Whether you’re having trouble making your mortgage payments each month, are looking to free up a little more cash to put it towards something else, or want to save money in interest over the life of your loan, there are ways to lower your monthly mortgage payments.
Restructuring your mortgage can help you shave a few bucks off your monthly debt obligations. How your mortgage is structured when you first obtain it doesn’t necessarily have to remain that way forever. No matter what your specific needs and goals are, there are a few strategies available to restructure your mortgage.
Put More Money Towards the Principal
This option is more for homeowners who are comfortable making their monthly payments, but are looking to save on the amount of interest they pay over the life of their mortgages. Putting more money towards the principal portion of the mortgage can save you a ton of money by the time your mortgage has been paid off in full. It can also help you shorten the life of the mortgage so you can be mortgage-free sooner rather than later.
Let’s say you’ve got a $200,000 mortgage amortized over 30 years at a fixed rate of 5%. You would be paying a total of $386,512 by the end of the entire term; that figure includes $186,512 of interest in addition to the original $200,000 principal balance.
However, if you put in an extra $2,000 per year, you can save $46,628 in interest over the life of the mortgage. You can even put in a few extra dollars monthly rather than contributing an annual lump sum. The kicker is that such extra payments go strictly towards the principal balance.
Refinance Your Mortgage
The most common way for homeowners to restructure their mortgages is to refinance it. The goal is to replace the current home loan and associated interest rate with a new one at a lower interest rate. Depending on the difference between the rate you’re paying now and the new one, you could be saving tens of thousands of dollars over the life of the loan.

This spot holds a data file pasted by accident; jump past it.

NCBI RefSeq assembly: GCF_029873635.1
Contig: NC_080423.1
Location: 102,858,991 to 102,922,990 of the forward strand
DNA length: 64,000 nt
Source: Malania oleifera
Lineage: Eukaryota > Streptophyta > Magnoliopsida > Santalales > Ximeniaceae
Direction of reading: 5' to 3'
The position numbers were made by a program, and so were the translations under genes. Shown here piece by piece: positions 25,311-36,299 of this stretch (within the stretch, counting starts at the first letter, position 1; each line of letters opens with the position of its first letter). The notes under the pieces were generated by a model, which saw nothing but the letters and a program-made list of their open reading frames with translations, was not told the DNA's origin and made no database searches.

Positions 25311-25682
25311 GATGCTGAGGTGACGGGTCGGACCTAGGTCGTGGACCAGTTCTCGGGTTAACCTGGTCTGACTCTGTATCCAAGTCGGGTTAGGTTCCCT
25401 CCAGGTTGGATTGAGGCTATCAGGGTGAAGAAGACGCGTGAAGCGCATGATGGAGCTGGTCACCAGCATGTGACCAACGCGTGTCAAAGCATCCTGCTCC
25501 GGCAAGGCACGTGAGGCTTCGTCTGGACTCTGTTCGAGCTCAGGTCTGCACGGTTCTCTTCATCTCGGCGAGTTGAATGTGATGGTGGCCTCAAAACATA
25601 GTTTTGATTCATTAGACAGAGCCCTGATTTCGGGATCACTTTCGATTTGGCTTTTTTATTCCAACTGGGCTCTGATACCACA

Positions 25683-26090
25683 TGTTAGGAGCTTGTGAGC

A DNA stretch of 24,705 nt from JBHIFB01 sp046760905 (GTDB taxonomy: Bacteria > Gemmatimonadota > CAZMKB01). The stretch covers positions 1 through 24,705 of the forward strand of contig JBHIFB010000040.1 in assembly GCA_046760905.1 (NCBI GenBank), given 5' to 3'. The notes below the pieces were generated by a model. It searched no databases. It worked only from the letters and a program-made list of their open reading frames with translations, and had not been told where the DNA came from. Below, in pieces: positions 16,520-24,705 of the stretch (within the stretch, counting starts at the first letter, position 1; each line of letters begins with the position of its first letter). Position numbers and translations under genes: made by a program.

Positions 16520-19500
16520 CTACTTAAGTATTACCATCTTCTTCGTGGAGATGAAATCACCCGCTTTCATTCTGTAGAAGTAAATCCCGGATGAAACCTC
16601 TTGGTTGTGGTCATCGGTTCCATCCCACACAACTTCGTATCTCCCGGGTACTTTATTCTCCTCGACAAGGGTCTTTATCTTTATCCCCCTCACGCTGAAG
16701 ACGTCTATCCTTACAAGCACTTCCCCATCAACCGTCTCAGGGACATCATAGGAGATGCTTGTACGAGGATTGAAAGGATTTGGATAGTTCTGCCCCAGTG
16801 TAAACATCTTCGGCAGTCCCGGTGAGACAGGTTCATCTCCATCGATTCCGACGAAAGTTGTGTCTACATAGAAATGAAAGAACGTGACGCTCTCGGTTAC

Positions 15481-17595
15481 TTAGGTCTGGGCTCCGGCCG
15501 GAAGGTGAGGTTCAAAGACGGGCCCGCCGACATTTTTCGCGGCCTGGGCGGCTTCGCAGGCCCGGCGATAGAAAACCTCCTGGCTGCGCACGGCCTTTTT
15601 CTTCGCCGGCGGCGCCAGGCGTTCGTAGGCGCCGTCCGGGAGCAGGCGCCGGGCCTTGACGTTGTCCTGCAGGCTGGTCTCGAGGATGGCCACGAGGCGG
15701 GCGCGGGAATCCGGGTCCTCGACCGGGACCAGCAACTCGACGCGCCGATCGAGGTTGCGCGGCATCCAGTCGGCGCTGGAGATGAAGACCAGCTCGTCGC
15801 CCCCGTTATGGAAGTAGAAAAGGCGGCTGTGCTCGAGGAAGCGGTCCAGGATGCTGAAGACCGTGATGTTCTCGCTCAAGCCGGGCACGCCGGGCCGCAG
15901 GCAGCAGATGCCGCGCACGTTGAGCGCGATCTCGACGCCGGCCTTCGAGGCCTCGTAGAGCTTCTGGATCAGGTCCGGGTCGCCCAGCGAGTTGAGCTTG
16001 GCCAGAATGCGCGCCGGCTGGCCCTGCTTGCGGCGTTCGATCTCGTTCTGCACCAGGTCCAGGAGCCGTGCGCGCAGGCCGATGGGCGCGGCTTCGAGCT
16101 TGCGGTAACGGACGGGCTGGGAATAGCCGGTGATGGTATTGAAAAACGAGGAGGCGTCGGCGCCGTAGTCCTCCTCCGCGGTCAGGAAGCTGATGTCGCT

Using the same $200,000 principal balance example with a 5% rate, you would lower your monthly payments from $1,074 to $955 by refinancing to a mortgage with a 4% interest rate.
Of course, you’ll need to consider the penalty fee associated with breaking your mortgage prematurely to see if it’s worth it. Prepayment penalties are typically 80% of six months’ interest. If, for example, you have a mortgage rate of 5% on a $200,000 mortgage amount, your interest-only payment would be $833 per month. Multiplying that by six months would give you $4,998, and 80% of that amount would mean you’d owe $3,998.04 as a prepayment penalty.
With savings of $119 a month after refinancing ($1,074 – $955), you would recoup that penalty amount in over 33 months, or just under 3 years. But in order to get approved for a refinance, you’ll need to have a really good credit score and healthy job history.
Recast Your Mortgage
If you’ve got at least $5,000 to spare, you can reduce your monthly mortgage payments by recasting your mortgage. It’s similar to a refinance, but with a recast, there is no change to your interest rate. Instead, your principal balance changes.